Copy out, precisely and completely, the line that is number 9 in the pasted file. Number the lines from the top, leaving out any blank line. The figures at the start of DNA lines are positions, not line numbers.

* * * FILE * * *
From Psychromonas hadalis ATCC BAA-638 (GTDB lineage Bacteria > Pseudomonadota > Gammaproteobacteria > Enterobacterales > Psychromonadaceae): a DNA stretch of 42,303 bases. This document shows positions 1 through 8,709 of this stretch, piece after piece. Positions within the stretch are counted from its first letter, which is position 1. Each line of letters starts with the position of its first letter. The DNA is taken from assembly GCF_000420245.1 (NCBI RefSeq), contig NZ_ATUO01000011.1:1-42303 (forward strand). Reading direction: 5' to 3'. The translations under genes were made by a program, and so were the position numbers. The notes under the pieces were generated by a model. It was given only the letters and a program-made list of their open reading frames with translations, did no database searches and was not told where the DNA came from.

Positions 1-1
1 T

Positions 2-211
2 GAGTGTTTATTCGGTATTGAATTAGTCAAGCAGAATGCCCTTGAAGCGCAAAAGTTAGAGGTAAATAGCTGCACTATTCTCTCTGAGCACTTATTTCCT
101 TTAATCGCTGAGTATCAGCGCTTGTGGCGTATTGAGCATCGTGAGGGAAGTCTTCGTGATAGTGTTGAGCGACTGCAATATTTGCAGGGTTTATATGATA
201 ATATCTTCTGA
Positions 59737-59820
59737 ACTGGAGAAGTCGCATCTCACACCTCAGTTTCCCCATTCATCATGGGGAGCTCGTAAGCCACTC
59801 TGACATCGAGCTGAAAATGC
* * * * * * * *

59737 ACTGGAGAAGTCGCATCTCACACCTCAGTTTCCCCATTCATCATGGGGAGCTCGTAAGCCACTC